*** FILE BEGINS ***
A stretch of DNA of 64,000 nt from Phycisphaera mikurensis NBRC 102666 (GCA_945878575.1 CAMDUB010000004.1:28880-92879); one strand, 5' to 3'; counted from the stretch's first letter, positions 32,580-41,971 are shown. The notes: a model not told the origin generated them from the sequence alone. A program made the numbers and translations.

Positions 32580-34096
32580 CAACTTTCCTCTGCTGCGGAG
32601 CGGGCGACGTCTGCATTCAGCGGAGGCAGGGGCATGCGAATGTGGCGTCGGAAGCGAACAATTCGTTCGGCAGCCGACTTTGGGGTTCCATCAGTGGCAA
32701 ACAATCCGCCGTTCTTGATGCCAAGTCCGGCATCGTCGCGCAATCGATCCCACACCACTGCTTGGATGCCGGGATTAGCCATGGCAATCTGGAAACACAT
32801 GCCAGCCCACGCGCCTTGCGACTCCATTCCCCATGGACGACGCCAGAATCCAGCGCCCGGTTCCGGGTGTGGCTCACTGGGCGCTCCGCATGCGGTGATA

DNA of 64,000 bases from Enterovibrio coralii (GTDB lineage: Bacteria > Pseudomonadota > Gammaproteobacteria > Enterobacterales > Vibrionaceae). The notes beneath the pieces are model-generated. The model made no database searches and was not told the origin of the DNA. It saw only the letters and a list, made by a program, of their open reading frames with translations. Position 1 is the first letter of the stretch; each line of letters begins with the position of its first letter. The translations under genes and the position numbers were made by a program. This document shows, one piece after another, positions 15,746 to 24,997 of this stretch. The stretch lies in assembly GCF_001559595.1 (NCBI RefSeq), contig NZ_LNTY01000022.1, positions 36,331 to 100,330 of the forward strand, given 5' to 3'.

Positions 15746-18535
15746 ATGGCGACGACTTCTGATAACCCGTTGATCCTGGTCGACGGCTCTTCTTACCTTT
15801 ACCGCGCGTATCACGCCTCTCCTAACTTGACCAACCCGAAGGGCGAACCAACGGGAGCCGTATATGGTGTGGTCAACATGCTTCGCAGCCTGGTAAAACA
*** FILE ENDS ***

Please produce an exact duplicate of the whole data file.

A stretch of DNA of 64,000 nt from Phycisphaera mikurensis NBRC 102666 (GCA_945878575.1 CAMDUB010000004.1:28880-92879); one strand, 5' to 3'; counted from the stretch's first letter, positions 32,580-41,971 are shown. The notes: a model not told the origin generated them from the sequence alone. A program made the numbers and translations.

Positions 32580-34096
32580 CAACTTTCCTCTGCTGCGGAG
32601 CGGGCGACGTCTGCATTCAGCGGAGGCAGGGGCATGCGAATGTGGCGTCGGAAGCGAACAATTCGTTCGGCAGCCGACTTTGGGGTTCCATCAGTGGCAA
32701 ACAATCCGCCGTTCTTGATGCCAAGTCCGGCATCGTCGCGCAATCGATCCCACACCACTGCTTGGATGCCGGGATTAGCCATGGCAATCTGGAAACACAT
32801 GCCAGCCCACGCGCCTTGCGACTCCATTCCCCATGGACGACGCCAGAATCCAGCGCCCGGTTCCGGGTGTGGCTCACTGGGCGCTCCGCATGCGGTGATA

DNA of 64,000 bases from Enterovibrio coralii (GTDB lineage: Bacteria > Pseudomonadota > Gammaproteobacteria > Enterobacterales > Vibrionaceae). The notes beneath the pieces are model-generated. The model made no database searches and was not told the origin of the DNA. It saw only the letters and a list, made by a program, of their open reading frames with translations. Position 1 is the first letter of the stretch; each line of letters begins with the position of its first letter. The translations under genes and the position numbers were made by a program. This document shows, one piece after another, positions 15,746 to 24,997 of this stretch. The stretch lies in assembly GCF_001559595.1 (NCBI RefSeq), contig NZ_LNTY01000022.1, positions 36,331 to 100,330 of the forward strand, given 5' to 3'.

Positions 15746-18535
15746 ATGGCGACGACTTCTGATAACCCGTTGATCCTGGTCGACGGCTCTTCTTACCTTT
15801 ACCGCGCGTATCACGCCTCTCCTAACTTGACCAACCCGAAGGGCGAACCAACGGGAGCCGTATATGGTGTGGTCAACATGCTTCGCAGCCTGGTAAAACA